“Oh no, the suspect ran CCleaner to get rid of the evidence!”

“I recently received a few questions about the effects of running Internet history sanitation tools such as CCleaner, when examining a computer looking for internet related artifacts. CCleaner is freely available online and commonly used to ‘sanitize’ user activity. From the online documentation, CCleaner is said to protect privacy by cleaning out Internet browsing history and temporary internet files.

I have personally run into CCleaner on several cases when examining digital evidence and found it to have a varying degree of effectiveness, depending on exactly the types of artifacts you are trying to find/recover after its use. CCleaner has the ability to clean and remove information from several different locations, including the registry, the recycle bin and even wipe the disk. For this article, I am focusing on its effectiveness against the ability to recover Internet related history after CCleaner has been run…”

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File timestamps are used by forensics practitioners as a fundamental artifact. For example, the creation of user files can show traces of user activity, while system files, like configuration and log files, typically reveal when a program was run. 

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Learn more: https://dfrws.org/presentation/a-systematic-approach-to-understanding-macb-timestamps-on-unixlike-systems/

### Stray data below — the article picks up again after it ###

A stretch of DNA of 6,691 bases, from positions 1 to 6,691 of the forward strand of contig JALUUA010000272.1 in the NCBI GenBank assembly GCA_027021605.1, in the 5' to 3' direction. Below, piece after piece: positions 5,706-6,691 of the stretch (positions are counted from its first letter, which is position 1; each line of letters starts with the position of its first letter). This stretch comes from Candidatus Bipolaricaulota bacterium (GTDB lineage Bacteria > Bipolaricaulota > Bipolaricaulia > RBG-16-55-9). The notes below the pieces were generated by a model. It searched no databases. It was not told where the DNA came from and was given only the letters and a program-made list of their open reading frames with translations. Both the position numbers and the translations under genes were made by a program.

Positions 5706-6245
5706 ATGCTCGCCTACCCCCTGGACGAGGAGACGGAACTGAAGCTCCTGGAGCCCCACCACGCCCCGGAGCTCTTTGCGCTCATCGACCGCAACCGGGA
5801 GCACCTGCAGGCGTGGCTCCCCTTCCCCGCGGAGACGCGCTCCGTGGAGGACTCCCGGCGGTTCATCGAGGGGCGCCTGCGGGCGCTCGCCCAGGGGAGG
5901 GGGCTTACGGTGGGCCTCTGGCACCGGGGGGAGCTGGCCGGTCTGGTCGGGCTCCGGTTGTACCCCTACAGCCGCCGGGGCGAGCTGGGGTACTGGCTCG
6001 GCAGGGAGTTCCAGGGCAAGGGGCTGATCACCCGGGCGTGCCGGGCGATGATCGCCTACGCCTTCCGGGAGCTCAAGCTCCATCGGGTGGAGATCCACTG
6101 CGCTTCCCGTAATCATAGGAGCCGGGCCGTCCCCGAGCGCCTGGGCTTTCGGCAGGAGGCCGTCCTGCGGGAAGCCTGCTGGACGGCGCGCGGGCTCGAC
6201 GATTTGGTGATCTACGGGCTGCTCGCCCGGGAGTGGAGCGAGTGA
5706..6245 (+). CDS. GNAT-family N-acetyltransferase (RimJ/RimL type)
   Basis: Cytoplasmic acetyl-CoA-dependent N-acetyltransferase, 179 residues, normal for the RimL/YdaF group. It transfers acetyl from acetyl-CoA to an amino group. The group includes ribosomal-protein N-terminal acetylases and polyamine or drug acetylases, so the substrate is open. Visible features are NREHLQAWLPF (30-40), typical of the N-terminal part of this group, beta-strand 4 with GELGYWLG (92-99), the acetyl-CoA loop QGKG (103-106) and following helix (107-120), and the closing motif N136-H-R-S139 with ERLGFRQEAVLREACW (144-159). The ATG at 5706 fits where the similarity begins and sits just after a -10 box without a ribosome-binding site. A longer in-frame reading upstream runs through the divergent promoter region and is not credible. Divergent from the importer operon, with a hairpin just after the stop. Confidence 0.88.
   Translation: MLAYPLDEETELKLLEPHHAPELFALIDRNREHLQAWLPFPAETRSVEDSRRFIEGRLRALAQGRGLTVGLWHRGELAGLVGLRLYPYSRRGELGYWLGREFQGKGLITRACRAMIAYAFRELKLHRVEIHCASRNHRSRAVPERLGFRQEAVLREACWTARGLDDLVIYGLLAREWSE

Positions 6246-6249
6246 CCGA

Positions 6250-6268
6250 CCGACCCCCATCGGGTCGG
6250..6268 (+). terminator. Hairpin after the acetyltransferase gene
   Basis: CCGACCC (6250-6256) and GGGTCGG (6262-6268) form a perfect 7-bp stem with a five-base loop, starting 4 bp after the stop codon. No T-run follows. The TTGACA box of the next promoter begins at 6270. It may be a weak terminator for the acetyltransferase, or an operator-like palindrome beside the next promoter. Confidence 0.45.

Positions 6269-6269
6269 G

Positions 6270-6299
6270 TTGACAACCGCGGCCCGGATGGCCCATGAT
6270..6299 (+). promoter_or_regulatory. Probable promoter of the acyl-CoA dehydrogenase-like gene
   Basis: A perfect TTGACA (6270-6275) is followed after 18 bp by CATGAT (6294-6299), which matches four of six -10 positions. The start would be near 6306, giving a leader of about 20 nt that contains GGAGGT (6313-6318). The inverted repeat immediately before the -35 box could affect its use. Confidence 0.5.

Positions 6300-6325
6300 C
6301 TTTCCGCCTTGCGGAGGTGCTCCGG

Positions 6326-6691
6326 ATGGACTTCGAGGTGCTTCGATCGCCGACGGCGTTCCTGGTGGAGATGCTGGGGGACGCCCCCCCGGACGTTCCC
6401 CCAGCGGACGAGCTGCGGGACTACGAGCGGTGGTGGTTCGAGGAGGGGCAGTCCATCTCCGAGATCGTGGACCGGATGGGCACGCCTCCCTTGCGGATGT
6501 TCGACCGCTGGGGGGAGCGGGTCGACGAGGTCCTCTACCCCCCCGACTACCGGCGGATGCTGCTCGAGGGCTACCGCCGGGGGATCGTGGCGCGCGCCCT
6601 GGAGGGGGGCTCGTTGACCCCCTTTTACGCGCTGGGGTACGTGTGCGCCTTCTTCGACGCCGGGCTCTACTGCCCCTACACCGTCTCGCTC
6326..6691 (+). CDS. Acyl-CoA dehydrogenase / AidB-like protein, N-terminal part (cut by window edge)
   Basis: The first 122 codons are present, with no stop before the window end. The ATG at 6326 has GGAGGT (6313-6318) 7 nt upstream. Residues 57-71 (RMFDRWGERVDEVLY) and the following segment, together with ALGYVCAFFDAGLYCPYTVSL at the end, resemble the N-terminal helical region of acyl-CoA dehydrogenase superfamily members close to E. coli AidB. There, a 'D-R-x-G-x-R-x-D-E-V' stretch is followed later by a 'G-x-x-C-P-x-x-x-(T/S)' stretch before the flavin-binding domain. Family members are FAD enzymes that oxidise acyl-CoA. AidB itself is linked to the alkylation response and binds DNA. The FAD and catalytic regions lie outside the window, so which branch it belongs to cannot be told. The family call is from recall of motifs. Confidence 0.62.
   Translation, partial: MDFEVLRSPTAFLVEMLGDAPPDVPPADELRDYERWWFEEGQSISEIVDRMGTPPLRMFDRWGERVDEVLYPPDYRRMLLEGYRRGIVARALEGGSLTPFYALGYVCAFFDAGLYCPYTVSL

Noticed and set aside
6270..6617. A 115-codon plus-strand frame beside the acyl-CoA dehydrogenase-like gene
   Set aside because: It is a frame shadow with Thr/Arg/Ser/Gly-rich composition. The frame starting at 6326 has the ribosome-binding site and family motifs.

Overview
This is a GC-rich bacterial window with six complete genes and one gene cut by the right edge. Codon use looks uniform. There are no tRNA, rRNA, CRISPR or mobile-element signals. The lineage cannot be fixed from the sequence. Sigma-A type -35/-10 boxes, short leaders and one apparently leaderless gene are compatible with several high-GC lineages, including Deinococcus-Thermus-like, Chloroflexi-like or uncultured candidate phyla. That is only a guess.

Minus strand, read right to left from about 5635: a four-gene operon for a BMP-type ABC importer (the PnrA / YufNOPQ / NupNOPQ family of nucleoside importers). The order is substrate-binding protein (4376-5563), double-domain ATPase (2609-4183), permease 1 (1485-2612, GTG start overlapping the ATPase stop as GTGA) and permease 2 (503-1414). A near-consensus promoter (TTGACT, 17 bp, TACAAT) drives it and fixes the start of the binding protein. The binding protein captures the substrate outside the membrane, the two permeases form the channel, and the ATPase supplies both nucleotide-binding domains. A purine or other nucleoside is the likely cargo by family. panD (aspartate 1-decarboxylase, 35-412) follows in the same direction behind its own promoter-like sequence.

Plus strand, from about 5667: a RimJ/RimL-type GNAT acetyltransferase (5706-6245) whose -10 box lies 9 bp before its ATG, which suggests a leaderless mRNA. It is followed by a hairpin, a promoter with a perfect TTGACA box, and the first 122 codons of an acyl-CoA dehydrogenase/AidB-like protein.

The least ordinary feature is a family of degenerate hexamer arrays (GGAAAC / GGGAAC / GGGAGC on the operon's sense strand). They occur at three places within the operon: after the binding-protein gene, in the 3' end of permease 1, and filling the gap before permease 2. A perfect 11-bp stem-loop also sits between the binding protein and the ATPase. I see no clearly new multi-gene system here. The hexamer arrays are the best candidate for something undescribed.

File timestamps are used by forensics practitioners as a fundamental artifact. For example, the creation of user files can show traces of user activity, while system files, like configuration and log files, typically reveal when a program was run.

Despite timestamps being ubiquitous, the understanding of their exact meaning is mostly overlooked in favor of fully-automated, correlation-based approaches. Existing work for practitioners aims at understanding Windows and is not directly applicable to Unix-like systems.

In this paper, we review how each layer of the software stack (kernel, file system, libraries, application) influences MACB timestamps on Unix systems such as Linux, OpenBSD, FreeBSD and macOS.

We examine how POSIX specifies the timestamp behavior and propose a framework for automatically profiling OS kernels, user mode libraries and applications, including compliance checks against POSIX.

Our implementation covers four different operating systems, the GIO and Qt library, as well as several user mode applications and is released as open-source.

Based on 187 compliance tests and automated profiling covering common file operations, we found multiple unexpected and non-compliant behaviors, both on common operations and in edge cases.

Furthermore, we provide tables summarizing timestamp behavior aimed to be used by practitioners as a quick-reference.

Learn more: https://dfrws.org/presentation/a-systematic-approach-to-understanding-macb-timestamps-on-unixlike-systems/

YouTube Video UCQajlJPesqmyWJDN52AZI4Q_i0zd7HtluzY

A Systematic Approach to Understanding MACB Timestamps on Unixlike Systems

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